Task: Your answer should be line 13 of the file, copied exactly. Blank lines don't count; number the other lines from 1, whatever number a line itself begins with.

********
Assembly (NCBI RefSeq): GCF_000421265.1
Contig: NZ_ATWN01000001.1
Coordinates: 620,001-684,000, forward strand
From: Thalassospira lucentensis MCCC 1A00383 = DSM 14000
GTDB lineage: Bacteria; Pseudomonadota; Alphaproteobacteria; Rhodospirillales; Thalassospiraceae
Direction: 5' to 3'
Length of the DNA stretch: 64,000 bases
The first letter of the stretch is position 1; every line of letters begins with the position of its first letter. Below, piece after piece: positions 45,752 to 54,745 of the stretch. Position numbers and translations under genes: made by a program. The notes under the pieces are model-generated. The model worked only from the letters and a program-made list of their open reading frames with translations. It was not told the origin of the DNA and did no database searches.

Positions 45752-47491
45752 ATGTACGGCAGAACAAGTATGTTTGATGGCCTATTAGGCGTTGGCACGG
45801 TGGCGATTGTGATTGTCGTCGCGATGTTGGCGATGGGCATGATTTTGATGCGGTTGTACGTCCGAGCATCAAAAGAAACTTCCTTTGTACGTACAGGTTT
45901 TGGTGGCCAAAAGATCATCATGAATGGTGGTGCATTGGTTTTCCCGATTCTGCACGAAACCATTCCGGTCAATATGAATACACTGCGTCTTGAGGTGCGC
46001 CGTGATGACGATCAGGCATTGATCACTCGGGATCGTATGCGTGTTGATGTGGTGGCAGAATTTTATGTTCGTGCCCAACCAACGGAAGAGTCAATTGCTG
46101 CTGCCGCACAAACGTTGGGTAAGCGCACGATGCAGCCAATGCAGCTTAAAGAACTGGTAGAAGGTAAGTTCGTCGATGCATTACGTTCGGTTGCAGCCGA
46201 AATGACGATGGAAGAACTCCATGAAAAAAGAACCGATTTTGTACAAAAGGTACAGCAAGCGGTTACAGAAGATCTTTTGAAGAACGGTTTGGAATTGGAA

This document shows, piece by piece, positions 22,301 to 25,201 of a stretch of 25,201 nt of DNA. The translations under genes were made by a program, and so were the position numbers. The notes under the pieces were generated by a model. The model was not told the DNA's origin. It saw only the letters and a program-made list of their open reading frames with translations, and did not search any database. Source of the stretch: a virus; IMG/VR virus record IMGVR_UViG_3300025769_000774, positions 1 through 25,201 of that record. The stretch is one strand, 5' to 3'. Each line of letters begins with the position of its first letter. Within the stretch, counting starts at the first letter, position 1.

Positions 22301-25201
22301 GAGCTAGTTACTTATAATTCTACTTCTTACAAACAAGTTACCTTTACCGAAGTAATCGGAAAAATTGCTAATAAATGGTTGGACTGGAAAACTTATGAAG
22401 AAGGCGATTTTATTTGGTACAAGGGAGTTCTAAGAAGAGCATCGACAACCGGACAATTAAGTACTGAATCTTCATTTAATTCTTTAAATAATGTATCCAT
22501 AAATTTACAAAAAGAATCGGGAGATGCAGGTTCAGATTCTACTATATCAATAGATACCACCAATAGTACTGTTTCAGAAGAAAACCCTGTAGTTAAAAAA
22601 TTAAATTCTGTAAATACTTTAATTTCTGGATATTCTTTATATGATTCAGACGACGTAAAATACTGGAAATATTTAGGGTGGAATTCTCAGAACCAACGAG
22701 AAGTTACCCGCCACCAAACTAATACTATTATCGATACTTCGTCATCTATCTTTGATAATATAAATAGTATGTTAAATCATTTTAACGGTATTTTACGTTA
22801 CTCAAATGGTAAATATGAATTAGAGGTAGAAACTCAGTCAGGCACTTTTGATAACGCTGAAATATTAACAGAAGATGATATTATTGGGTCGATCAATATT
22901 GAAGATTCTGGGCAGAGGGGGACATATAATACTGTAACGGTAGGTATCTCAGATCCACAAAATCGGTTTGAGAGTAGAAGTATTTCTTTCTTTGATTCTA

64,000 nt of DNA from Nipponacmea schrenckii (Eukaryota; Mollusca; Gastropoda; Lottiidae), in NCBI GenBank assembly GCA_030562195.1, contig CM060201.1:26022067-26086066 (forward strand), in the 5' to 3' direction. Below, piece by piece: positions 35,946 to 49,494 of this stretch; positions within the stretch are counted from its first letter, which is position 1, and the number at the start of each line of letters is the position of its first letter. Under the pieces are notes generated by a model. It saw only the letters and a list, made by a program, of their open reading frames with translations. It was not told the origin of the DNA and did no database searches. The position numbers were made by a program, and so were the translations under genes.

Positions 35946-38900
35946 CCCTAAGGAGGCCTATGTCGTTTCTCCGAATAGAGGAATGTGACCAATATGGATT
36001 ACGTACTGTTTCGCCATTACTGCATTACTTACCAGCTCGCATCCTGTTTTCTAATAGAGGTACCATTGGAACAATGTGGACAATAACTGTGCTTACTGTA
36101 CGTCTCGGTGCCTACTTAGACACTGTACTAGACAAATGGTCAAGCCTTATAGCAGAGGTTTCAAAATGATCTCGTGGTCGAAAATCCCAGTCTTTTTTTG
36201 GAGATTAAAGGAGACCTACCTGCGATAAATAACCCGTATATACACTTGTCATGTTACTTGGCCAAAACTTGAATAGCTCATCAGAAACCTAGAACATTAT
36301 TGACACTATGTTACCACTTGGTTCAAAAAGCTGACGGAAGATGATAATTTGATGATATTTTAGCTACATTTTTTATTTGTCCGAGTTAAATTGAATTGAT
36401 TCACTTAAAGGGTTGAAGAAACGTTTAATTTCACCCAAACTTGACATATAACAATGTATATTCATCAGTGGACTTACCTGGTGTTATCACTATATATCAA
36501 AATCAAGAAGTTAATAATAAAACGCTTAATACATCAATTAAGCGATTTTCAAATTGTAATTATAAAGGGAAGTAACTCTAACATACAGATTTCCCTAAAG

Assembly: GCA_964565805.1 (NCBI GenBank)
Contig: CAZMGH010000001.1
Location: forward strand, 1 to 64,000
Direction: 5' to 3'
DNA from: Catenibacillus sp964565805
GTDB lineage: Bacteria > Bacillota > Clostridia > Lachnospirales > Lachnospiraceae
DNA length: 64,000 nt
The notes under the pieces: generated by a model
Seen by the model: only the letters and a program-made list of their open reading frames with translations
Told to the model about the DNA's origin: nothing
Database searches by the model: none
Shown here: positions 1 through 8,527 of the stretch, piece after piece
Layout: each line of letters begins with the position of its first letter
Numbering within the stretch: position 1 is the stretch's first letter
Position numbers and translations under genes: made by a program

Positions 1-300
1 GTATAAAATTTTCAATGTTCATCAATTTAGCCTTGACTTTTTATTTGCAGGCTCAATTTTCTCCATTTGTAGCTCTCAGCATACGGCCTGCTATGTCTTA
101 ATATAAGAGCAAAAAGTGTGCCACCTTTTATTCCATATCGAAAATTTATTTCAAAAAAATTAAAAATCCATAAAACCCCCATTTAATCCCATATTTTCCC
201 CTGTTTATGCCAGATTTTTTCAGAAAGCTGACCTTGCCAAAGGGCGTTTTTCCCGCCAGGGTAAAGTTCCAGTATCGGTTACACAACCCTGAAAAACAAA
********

46001 CGTGATGACGATCAGGCATTGATCACTCGGGATCGTATGCGTGTTGATGTGGTGGCAGAATTTTATGTTCGTGCCCAACCAACGGAAGAGTCAATTGCTG